New Yorkers are again struggling in a battle that comes annually, how to beat the summer heat without denting the wallet.
For Councilman Eric Gioia, the answer lies in technology. In a press conference in front of ConEd’s headquarters on Sunday, July 20 Gioia advocated the mandatory installation of energy saving technology in New York City buildings.
As utility prices increase, the search for technology that reduces energy consumption and lightens the hefty summer energy bills is increasingly becoming a top priority. The simplest device for reducing energy bills and one that Gioia advocates is the “Smart Meter,” an advanced electrical meter that communicates energy consumption back to the utility co. through a network. It also provides a more detailed record of power usage, such as real time reads, power outages, and quality of power. According to Gioia, implementing a Smart Meter can save New Yorkers over 10 percent on their energy bills.
“Smart Meters will save New Yorkers money, and installing them in all new buildings will be cheaper then doing it retroactively,” said Gioia. "Smart Meters are an effective way to empower New Yorkers to reduce energy consumption, save money and ultimately improve the environment.”
Gioia pointed out that Smart Meters may also be a solution to a common summer time power issue, one that some living in Brooklyn experienced over the weekend, blackouts due to power overloads on hot days. "The Smart Meter helps prevent blackouts." Said Gioia
Already in use in the United Kingdom, Italy, and Canada, the Smart Meter in recent years has seen a rise in popularity in green-orientated states like California. In Austin, Texas, the Smart Meter is used in 200,000 homes and another 300,000 are expected by 2009.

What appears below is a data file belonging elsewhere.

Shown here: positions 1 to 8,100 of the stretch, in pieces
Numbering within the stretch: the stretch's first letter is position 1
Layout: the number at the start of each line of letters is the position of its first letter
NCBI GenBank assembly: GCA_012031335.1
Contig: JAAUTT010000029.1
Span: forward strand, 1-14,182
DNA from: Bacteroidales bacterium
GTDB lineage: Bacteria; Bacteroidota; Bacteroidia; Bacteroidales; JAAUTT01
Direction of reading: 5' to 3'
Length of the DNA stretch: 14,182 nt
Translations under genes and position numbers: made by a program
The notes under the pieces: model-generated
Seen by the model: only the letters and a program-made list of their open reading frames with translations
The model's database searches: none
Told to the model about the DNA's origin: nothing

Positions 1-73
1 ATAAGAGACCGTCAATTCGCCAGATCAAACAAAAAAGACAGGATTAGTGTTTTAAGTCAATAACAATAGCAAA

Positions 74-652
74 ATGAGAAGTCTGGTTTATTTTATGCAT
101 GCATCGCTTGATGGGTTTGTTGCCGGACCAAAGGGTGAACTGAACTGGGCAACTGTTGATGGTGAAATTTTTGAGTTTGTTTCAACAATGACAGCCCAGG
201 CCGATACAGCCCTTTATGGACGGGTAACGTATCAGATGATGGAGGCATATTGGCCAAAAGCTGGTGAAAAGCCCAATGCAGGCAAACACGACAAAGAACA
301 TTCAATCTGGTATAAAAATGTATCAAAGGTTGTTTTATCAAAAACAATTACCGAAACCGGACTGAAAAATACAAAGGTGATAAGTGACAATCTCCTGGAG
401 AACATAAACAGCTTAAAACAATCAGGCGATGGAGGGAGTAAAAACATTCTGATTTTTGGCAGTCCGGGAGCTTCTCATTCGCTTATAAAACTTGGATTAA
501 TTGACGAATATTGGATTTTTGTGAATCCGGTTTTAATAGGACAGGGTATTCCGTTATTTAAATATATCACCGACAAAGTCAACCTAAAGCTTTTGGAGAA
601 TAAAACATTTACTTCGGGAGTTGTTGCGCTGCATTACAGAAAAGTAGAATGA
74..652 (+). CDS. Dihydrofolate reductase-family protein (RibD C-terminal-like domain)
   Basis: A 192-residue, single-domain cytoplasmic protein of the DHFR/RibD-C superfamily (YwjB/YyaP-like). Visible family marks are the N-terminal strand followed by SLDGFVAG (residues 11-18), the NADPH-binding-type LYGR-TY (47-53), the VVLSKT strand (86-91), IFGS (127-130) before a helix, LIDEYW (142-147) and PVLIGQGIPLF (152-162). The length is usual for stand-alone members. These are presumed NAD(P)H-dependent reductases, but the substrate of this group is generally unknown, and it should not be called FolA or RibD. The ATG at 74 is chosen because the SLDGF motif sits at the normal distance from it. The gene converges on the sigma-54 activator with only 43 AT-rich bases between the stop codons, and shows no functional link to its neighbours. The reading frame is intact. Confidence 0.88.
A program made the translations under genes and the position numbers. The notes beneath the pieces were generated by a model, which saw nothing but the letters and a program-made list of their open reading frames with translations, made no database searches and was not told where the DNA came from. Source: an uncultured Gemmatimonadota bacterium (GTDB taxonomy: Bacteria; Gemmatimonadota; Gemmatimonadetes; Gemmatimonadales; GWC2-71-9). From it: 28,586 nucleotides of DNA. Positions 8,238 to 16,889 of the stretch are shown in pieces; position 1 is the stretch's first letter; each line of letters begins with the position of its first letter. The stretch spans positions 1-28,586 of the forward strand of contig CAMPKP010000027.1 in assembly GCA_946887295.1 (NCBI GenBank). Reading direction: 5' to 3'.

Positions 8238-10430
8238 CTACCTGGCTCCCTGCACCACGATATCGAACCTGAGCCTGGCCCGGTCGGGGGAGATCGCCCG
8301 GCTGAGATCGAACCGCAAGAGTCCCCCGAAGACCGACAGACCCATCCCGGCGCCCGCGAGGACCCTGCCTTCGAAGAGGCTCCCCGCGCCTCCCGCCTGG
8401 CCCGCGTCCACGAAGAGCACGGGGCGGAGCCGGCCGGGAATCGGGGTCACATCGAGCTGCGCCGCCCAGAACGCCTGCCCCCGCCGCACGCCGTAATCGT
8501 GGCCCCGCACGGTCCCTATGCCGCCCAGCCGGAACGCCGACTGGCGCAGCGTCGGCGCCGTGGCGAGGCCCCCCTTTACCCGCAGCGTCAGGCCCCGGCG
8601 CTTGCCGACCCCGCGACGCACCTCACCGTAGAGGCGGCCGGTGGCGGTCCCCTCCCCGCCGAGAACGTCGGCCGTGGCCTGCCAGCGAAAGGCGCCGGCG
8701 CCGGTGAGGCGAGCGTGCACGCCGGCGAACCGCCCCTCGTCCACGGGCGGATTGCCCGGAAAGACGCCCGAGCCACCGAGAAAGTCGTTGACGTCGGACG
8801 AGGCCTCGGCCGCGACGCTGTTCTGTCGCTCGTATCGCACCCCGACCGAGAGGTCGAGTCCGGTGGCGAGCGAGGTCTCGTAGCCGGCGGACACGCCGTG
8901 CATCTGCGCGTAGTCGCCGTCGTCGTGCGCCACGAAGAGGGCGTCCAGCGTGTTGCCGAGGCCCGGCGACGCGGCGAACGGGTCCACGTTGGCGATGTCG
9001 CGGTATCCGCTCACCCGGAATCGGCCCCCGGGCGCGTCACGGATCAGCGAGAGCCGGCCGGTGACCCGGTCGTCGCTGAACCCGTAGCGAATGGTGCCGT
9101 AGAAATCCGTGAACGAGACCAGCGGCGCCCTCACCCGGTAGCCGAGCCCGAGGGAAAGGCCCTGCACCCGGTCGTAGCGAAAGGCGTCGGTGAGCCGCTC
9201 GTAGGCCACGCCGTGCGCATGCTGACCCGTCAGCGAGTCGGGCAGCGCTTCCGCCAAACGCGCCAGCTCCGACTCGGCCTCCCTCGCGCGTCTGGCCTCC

In New York, ConEd has installed Smart Meters for over 300,000 customers in Westchester County with 275,000 more residents waiting for an upgrade. ConEd, however, has yet to install the new meter in New York City.
"Con Ed is relying on 19th century technology to provide power to a 21st century city," said Councilman Gioia.
According to the U.S. Department of Energy, nationwide, the Smart Meter has cut over 10 percent from energy bills and reduced power usage by over 15 percent during peak hours. The meter also eliminates the need for utility workers to manually check meters.
Also part of the wave of new technology designed to reduce electricity usage is the Smart Grid, which has been adopted by Boulder, Colorado making it the first city in the U.S. to use the system.
The Smart Grid is a redesigned grid that gives users control over the amount of energy used, said Raymond Gogel, the Vice President of Xcel Energy, in a conference on July 10.
“The [Smart Grid] is a combination of Edison’s pioneering technology and Bill Gate’s digital technology,” said Gogel.
Xcel Energy is currently spearheading the use of the Smart Grid in Colorado and has invested over $125 million in its development. Completion for the project is expected to be in 2009.